03/28/2013 07:00 AM Posted by:

From the Desk of Rabbi David Lyon
March 29, 2013


Passover Seders are behind us, but the holiday doesn’t end until Monday night. During the week, we recount the ancient story and relate its themes to our struggle for freedom today.  

                In the U.S.-Israel relationship, greater freedom began with President Obama’s recent visit to Israel. Though he has had numerous conversations and meetings with Prime Minister Benjamin Netanyahu in the past, this was Obama’s first trip to Israel as President. Everybody watched as the President and Prime Minister exchanged messages and promises. The outcome was positive. Familiar leaders and young students in Israel gave Obama favorable ratings for his message and purpose. Some Israelis who had previously discounted Obama, now found him to be sincere and supportive of Israel, as much as any previous president had been. Nothing in Obama’s statements should have given Israel reasons to question his commitments. And, why would they? Israel remains the only reliable, democratic, Middle-Eastern ally. On the subject of oil, arms, Arab spring, and, most notably, Iran, the U.S. and Israel need each other.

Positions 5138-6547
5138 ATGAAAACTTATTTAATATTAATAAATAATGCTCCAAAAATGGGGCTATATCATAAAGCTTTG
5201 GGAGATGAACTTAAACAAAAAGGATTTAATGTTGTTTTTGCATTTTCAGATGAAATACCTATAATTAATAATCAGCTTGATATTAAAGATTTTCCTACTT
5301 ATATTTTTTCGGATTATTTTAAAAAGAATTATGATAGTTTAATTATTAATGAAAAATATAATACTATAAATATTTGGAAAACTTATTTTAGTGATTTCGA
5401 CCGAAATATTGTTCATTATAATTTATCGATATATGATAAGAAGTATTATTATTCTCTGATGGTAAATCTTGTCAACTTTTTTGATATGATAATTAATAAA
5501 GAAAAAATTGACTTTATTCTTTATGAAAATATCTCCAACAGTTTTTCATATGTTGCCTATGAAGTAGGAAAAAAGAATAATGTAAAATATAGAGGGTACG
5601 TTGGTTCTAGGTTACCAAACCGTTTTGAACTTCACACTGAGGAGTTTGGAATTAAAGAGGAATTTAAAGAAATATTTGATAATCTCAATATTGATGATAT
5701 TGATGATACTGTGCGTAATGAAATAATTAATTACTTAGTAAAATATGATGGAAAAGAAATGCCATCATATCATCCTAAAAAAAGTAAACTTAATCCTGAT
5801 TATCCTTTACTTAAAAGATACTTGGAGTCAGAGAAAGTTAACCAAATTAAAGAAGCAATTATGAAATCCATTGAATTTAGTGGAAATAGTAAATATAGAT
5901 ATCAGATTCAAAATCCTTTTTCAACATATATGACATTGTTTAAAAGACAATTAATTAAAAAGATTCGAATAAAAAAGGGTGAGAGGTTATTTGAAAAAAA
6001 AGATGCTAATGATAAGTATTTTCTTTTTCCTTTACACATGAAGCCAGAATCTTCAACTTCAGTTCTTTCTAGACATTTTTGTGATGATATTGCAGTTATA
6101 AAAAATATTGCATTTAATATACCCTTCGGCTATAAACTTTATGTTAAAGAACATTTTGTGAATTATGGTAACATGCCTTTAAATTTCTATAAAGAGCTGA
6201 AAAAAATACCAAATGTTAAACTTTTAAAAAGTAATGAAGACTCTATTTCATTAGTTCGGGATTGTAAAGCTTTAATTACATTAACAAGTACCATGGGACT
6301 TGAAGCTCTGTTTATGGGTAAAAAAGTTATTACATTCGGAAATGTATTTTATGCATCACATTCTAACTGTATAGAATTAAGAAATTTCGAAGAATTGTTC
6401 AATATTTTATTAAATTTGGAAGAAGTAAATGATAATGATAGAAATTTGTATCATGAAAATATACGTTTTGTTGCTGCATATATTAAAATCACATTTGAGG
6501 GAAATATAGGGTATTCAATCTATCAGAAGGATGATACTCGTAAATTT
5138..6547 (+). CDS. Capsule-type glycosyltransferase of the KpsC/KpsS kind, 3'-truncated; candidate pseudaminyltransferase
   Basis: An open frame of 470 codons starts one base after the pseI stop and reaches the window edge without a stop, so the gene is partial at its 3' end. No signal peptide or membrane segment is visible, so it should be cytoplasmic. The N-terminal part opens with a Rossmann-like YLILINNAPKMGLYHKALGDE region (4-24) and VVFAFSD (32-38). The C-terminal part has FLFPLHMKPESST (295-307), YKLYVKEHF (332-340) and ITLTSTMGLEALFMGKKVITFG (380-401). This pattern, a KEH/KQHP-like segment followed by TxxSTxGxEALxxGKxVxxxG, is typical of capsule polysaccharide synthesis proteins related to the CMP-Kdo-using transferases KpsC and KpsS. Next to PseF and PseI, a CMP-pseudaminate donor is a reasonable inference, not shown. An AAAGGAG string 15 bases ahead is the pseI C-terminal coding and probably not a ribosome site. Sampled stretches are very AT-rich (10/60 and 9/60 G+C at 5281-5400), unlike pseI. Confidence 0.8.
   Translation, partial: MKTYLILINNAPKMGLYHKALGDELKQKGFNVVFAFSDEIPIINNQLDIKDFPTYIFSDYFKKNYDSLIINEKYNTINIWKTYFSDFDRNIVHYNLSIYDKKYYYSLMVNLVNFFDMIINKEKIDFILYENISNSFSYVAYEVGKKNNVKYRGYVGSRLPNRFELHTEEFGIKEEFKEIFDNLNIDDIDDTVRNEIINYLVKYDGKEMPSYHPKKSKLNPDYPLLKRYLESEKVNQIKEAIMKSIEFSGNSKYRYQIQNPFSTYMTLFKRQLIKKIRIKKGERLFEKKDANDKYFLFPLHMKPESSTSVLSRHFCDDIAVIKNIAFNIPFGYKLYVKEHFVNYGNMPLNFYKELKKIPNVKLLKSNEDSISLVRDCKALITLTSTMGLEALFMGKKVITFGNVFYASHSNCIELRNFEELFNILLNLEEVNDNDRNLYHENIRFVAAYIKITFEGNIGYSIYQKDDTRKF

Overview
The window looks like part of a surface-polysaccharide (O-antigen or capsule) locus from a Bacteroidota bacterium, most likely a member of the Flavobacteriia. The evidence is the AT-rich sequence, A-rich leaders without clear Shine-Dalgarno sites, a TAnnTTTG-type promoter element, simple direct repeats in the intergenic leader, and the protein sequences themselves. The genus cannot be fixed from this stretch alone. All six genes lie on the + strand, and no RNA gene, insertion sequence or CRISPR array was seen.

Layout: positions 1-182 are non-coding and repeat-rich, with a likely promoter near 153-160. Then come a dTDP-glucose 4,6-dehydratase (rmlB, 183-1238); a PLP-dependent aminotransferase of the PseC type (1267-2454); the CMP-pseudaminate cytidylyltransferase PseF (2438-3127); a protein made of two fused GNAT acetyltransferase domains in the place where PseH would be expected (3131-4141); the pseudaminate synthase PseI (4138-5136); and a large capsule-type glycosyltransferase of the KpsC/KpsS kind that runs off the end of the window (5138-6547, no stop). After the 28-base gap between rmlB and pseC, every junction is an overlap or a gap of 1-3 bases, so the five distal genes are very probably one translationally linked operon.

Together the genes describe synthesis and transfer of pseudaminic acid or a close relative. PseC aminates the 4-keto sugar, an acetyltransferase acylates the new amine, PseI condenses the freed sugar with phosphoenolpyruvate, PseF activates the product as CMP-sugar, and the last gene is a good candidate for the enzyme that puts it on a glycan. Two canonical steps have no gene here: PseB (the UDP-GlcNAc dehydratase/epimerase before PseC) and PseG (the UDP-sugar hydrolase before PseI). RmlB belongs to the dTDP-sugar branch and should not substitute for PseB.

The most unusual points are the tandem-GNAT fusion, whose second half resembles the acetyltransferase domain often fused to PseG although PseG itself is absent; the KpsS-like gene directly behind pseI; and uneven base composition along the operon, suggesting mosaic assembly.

I am not a prophet, but the relatively unchecked developments in Iran’s nuclear program suggests to me that Obama’s visit to Israel underscores any future messages that the U.S. and Israel will make about it. The clock is ticking on Iran’s nuclear capability completion date, and though intercepting it militarily poses incalculable risks, the world looks to the U.S. and Israel for a response. Whether or not Israel will act alone, all signs are being directed to the conclusion that, after any possible strike is made against Iran’s nuclear facilities, the U.S. and Israel will address the world as one.

                Another struggle is taking place in Israel, but it’s an internal struggle for freedom. Akin to the Arab spring, modern Israelis, most notably women, are gaining ground in their effort to be heard. The Reform Movement is at the heart of their effort to pray as equals at the Western Wall, to advocate for religious women to ride the bus as men do, and to win recognition for weddings and conversions to be recognized by the state outside the current Orthodox rabbinic authority. Modernity and Judaism have rarely been out of synch except in Israel, where Orthodox authorities rule all religious functions.